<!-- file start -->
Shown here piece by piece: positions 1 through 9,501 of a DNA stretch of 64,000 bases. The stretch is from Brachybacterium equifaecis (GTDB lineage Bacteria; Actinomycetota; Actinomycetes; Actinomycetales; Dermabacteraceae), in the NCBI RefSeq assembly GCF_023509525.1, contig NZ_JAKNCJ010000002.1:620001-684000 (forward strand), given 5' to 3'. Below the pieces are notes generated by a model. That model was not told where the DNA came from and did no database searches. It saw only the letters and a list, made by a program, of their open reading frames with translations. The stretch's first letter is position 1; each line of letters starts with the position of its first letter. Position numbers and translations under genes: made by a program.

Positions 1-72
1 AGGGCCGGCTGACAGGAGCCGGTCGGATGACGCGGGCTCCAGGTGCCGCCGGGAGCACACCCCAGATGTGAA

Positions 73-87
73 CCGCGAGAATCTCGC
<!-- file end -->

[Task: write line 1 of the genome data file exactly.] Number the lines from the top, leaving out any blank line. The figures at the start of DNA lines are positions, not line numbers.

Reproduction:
Shown here piece by piece: positions 1 through 9,501 of a DNA stretch of 64,000 bases. The stretch is from Brachybacterium equifaecis (GTDB lineage Bacteria; Actinomycetota; Actinomycetes; Actinomycetales; Dermabacteraceae), in the NCBI RefSeq assembly GCF_023509525.1, contig NZ_JAKNCJ010000002.1:620001-684000 (forward strand), given 5' to 3'. Below the pieces are notes generated by a model. That model was not told where the DNA came from and did no database searches. It saw only the letters and a list, made by a program, of their open reading frames with translations. The stretch's first letter is position 1; each line of letters starts with the position of its first letter. Position numbers and translations under genes: made by a program.